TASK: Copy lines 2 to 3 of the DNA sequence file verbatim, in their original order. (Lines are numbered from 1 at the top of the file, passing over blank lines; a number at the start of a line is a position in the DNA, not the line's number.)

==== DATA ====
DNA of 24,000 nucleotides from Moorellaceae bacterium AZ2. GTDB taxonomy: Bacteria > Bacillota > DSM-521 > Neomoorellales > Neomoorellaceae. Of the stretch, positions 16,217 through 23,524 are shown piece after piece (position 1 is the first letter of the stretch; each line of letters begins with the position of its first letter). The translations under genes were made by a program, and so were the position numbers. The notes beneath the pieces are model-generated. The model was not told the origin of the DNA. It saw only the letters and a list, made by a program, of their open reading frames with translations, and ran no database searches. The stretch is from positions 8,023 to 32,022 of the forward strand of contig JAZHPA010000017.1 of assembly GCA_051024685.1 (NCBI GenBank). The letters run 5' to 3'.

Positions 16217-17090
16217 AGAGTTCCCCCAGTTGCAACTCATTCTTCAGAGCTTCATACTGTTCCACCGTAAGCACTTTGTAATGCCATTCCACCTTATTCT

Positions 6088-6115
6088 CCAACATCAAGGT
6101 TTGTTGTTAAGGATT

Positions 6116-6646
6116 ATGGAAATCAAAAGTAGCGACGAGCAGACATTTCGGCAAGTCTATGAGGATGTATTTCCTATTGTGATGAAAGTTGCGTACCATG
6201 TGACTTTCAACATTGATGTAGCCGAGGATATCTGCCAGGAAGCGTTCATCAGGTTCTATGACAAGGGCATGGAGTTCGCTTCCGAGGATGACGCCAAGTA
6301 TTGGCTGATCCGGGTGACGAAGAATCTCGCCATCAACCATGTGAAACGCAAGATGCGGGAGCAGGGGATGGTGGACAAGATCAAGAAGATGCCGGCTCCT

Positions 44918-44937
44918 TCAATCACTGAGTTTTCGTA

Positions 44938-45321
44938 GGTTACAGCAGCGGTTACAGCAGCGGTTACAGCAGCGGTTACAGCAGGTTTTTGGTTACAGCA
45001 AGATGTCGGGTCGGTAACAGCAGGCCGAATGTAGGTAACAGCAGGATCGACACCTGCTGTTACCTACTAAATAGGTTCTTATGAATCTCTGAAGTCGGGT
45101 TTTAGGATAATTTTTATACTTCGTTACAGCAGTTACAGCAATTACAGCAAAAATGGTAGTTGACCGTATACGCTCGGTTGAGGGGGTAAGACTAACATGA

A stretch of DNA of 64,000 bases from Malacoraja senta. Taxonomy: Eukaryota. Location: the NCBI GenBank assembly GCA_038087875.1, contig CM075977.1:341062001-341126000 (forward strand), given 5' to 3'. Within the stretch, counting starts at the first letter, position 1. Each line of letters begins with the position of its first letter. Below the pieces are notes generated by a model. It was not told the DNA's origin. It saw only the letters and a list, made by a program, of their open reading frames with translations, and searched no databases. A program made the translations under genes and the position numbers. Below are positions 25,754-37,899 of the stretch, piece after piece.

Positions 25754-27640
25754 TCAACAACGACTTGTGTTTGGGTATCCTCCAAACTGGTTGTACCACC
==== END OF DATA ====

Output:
Positions 16217-17090
16217 AGAGTTCCCCCAGTTGCAACTCATTCTTCAGAGCTTCATACTGTTCCACCGTAAGCACTTTGTAATGCCATTCCACCTTATTCT